Vancouver’s overdose deaths in March are likely to surpass February totals, according to a report from the City of Vancouver.
As of March 21, the Vancouver Police Department reported 21 suspected overdose deaths in the city so far. These numbers do not count the overdose deaths that have occurred in hospitals.
In February, there were 25 recorded overdose deaths in the entire month. However, toxicology reports for the month of March are not complete and final overdose numbers still need to be confirmed by the BC Coroners Service.
City responded to 104 overdose calls last week
During the week of March 13, Vancouver Fire and Rescue Services reported to over 104 overdose calls, the majority of which took place in the Downtown Eastside.
The City notes that the number of overdose reports outside of the Downtown Eastside remains high.
Mayor Gregor Robertson says that community workers and first responders are doing all they can to combat the overdose crisis.
“The City’s first responders and front line community service workers are at a breaking point, shouldering a large share of the overdose response in the fentanyl crisis,” said Robertson in a release.
Robertson calls on BC government for support
In February, the federal government announced $10 million funding over the next five years for short-term emergency initiatives to fight the opioid crisis in BC.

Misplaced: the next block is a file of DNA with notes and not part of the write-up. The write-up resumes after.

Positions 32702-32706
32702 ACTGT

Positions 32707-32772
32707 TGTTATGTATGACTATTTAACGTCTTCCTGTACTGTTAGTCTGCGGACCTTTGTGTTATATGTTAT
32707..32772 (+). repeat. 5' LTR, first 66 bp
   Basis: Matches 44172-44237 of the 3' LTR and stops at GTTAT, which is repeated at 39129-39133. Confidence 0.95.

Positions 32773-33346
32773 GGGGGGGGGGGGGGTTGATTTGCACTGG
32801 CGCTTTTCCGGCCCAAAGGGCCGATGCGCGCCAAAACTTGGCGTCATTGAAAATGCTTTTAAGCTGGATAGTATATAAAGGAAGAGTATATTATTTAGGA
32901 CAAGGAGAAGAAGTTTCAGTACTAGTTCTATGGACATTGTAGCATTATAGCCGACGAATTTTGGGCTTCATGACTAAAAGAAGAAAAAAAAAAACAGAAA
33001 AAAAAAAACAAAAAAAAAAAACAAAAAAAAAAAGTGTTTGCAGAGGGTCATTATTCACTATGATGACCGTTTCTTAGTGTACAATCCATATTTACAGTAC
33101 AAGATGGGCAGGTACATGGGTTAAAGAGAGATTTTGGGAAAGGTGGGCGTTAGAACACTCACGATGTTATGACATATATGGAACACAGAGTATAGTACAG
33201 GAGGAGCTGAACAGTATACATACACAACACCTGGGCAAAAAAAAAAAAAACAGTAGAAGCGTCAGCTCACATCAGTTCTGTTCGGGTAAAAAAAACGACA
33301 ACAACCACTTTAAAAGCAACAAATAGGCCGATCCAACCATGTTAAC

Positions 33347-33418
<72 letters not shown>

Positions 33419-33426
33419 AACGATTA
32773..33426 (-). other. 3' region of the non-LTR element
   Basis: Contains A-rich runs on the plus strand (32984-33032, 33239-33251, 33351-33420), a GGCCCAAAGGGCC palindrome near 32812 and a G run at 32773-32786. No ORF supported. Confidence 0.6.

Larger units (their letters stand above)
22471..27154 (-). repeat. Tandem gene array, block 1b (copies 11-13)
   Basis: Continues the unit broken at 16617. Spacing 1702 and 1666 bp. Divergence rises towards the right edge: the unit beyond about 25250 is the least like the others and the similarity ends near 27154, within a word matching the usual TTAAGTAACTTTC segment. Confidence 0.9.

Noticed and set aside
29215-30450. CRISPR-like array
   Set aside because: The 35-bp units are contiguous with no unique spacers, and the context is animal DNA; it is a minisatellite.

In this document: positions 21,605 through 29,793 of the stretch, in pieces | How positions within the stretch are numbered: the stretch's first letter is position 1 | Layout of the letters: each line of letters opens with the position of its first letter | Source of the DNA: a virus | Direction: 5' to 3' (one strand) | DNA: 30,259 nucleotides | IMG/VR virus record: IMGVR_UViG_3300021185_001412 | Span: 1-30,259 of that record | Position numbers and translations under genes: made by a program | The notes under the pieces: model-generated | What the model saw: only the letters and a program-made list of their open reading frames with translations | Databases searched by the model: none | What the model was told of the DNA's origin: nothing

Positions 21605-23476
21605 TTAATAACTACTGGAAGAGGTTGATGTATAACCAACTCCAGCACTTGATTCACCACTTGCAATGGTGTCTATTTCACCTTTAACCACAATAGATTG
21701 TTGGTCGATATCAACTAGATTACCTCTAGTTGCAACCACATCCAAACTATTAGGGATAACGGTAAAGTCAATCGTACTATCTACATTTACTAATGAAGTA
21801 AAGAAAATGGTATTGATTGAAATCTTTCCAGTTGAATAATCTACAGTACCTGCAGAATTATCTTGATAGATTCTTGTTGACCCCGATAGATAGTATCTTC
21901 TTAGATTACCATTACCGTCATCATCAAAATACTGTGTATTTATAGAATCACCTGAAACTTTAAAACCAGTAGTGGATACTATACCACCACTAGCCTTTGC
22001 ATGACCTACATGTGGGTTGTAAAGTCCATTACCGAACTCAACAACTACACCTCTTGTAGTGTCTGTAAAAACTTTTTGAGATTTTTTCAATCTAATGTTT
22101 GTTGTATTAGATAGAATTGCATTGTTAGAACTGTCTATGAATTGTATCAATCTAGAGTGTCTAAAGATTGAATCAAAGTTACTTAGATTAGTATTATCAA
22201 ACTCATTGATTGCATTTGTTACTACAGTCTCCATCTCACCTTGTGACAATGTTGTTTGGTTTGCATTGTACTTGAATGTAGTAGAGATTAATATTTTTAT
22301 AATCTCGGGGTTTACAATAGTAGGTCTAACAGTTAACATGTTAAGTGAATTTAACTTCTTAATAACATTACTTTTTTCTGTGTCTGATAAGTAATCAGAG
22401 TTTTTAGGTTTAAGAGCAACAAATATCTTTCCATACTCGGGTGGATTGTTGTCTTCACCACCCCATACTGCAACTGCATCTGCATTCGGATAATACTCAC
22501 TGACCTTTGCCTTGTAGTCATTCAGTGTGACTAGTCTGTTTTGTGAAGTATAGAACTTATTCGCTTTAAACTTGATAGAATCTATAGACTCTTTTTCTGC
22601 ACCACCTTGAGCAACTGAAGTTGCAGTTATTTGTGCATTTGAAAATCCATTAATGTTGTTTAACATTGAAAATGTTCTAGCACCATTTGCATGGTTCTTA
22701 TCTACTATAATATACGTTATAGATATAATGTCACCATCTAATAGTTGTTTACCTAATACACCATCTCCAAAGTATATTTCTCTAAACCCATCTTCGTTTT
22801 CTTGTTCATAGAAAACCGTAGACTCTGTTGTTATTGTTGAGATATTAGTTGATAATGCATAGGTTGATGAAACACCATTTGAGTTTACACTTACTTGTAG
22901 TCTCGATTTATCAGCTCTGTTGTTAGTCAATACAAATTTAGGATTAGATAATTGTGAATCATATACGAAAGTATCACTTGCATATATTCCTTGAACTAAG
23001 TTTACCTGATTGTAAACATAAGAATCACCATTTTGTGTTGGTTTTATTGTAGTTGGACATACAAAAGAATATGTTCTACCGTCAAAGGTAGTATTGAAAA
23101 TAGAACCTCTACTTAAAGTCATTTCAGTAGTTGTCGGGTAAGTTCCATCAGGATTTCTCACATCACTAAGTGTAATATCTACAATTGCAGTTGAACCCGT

Robertson called on the provincial government to use some of this funding to provide immediate support.
“We desperately need the BC government to spend the recently received $10 million from the federal government to combat the fentanyl crisis to broaden access to clean prescription drugs, substitution therapy and treatment-on-demand to help bring relief to our first responders who are working tirelessly to save lives from drug overdoses,” he said.
In 2016, 922 people died from overdoses in BC and nearly 25% of those deaths occurred in Vancouver.
The City is pushing for an increase of access to treatment on demand options, such as Opioid Assisted Therapy. The City estimates that $8 million is needed from all levels of government in order to provide injectable therapy and psycho-social supports in Vancouver.